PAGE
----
Stepping down from AMD to Intel eh?
I really wonder why your motherboard must have all of those slots for. Gone are the days when onboard anything signified budget bottom of the range hardware so you had to have lots of slots and seperate cards (not to mention cash) to get excellent sound, gigabit network connection and excellent graphics etc.
Depending on what you want to use the computer for, Intel motherboards are grouped by series as shown here: http://www.intel.com/cd/products/services/emea/eng/motherboards/320918.htm
There is some crossover in that boards from one series can be used for other purposes as well but it's best to start with the basic series suited to your main PCs purpose. I'm guessing in your case that may be gaming so the Extreme series would be where you should start. The full range of Intel branded motherboards is shown there so if there's nothing to suit your needs at the moment and you're keen on an Intel branded board, then keep saving up and check back at a later date.
Well - atm i do have only 1 graphic card. But in future i do wanna get 2nd one. And as sound card i do have ASUS Xonar D2X with ASUS AV200 chip which is way better than any onboard solution - i do connect it with AV reciever and THX certified sound system - and compared to the HD codec i can hear the difference in between these 2 quite clearly. For LAN i have Bigfoot Network Killer 2100 - the on board LAN is just crap - did had ~ 30 ms ping with Realtek 8112 - and now i do have ~ 3 ms ping with this one. And for TV card i would say that's obvious why do i need it. And when i buy SSD disk i will before then buy Adaptec RAID 6405 card which have in hardware Hybrid RAID - so something similiar as the P67/Z68 chipset - but it is done by hardware on the RAID controller and not by software and CPU.
If your current graphics card isn't good enough by itself at the moment there are plenty of motherboards which have 2 slots for graphics cards (including Intel branded boards) but the more slots a board has, the greater the manufacturing cost and the more resources each slot taxes from the overall system - hence the tendency these days for simplification and smaller numbers of slots.
Although the Intel HD Audio hardware is capable of much more in terms of quality than the drivers allow to be utilised (192 kHz at 32-bit) it does have the advantage of having dedicated system bandwidth for audio purposes. This helps to stop things like clicking, popping and other noises caused by PCI bus contention issues - something dedicated cards naturally can't have because it's decided off the card by bus architecture. There are many slickly marketed products available which are designed with form over functionality so I'm personally weary of some cards. An example is those cards which have gold coloured backplates as well as gold plated connectors. While gold connectors are a good idea in some premium PC audio solutions, optical connections have surpassed what can be transmitted down even a well connected copper line. Colouring the faceplate gold on a card simply adds to its cost.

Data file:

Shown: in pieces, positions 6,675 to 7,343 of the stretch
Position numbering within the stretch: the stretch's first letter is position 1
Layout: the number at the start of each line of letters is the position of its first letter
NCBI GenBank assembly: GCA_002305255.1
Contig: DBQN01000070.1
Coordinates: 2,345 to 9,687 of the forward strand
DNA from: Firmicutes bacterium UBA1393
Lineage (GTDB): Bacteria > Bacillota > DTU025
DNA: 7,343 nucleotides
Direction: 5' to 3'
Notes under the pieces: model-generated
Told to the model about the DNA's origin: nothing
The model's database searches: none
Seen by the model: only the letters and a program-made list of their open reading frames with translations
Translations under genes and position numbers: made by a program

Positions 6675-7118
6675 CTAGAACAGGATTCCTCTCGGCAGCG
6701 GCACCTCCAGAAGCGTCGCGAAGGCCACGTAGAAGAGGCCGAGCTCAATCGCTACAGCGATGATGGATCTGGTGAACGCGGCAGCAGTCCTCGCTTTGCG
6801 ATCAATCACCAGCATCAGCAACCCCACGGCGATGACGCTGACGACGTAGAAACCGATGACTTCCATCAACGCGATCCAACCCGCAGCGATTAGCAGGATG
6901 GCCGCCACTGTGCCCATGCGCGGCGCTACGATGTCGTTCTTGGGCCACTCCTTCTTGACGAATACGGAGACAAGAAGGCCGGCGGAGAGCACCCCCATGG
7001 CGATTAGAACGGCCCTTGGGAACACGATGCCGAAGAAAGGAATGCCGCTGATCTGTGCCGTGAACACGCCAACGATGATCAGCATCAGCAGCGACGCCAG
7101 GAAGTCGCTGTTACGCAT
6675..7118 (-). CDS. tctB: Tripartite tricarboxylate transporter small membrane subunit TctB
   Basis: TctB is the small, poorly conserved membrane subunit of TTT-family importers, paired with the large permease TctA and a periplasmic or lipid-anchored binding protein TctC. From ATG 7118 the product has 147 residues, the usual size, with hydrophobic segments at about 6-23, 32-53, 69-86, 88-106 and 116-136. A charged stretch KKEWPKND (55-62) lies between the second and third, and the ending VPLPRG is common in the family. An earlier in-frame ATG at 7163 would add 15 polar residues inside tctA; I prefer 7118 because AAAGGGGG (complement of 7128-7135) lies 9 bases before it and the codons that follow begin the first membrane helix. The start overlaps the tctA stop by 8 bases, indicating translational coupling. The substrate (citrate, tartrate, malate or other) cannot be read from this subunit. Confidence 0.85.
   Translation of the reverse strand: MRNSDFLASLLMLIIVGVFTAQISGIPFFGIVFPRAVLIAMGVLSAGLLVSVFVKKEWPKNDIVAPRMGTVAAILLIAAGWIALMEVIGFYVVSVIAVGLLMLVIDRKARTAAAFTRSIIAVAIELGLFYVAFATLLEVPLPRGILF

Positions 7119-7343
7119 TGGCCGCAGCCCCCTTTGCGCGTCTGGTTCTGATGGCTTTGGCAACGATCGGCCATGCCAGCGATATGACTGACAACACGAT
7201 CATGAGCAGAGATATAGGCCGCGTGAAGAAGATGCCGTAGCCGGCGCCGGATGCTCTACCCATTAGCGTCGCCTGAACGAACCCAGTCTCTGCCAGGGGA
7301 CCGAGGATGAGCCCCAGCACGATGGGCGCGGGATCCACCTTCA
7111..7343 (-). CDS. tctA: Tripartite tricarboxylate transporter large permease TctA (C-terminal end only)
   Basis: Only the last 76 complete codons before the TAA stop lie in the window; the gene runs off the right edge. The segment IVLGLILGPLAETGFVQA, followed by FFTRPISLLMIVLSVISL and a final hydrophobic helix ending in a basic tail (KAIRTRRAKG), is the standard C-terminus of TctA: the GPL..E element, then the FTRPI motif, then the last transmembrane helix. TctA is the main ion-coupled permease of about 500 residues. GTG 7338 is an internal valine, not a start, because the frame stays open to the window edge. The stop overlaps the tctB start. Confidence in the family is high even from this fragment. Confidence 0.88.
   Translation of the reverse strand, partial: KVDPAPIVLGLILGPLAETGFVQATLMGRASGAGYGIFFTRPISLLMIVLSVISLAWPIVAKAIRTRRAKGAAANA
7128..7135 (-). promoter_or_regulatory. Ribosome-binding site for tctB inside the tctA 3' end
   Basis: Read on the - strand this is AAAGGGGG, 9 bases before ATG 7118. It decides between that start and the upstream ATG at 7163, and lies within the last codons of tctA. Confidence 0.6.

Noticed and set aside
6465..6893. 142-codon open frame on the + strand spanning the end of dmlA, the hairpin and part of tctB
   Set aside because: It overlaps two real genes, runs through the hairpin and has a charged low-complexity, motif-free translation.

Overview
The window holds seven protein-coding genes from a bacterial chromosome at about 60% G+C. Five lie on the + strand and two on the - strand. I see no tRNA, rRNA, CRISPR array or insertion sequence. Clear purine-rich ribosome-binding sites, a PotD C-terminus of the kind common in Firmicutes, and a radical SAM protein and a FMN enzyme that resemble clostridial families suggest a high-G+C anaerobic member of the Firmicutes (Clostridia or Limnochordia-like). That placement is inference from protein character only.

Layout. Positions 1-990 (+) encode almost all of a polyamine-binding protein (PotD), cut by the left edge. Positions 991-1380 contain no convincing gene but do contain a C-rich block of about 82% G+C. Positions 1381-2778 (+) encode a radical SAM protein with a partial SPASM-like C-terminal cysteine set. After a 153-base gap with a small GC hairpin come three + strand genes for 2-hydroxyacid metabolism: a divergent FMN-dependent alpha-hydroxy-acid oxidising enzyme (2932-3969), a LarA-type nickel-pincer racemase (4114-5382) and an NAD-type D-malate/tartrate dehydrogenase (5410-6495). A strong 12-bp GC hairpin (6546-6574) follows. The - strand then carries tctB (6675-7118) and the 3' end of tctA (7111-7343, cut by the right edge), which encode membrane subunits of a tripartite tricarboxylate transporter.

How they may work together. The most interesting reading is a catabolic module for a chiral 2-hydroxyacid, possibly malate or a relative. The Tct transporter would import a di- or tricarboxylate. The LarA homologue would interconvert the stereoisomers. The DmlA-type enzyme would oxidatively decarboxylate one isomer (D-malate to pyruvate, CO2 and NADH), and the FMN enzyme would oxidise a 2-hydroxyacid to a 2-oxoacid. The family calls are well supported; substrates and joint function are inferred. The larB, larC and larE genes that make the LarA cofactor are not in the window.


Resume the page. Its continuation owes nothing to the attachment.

Your network ping times will vary depending what you are pinging and how it's connected. I can get a ping time of under 1 ms if I ping my router for example with my onboard Intel Network Controller. Although ping times are important, reliability/integrity of connection and throughput is also vital because if data gets corrupted on-route, it'll need to be resent and that takes up even more time. I'm not a big fan of Realtek hardware either, principally because when I worked as a computer technician some years ago, NICs with their chipsets onboard were far inferior to Intel and other brands, similarly their audio chips lagged way behind others back then - they were alot cheaper though for those with budget as a priority. I dare say if you'd made the comparison with a good Intel NIC, you would have achieved better results, if not with just ping results, then with gameplay itself.
Be aware that, although some RAID cards promise onboard CPUs to reduce reliance on the host CPU, the onboard CPUs often aren't super fast. For limited non-server usage, fast CPUs aren't taxed much by 'firmware' RAID as found with Intel Rapid Storage/Matrix RAID (quite a different kettle of fish to software RAID). Unless you have multiple databases being accessed by many users at the same time (as an example), money spent on a dedicated RAID card with onboard cpu (of any brand), may be better spent elsewhere to improve game performance.
Good luck with your searching through the link I provided!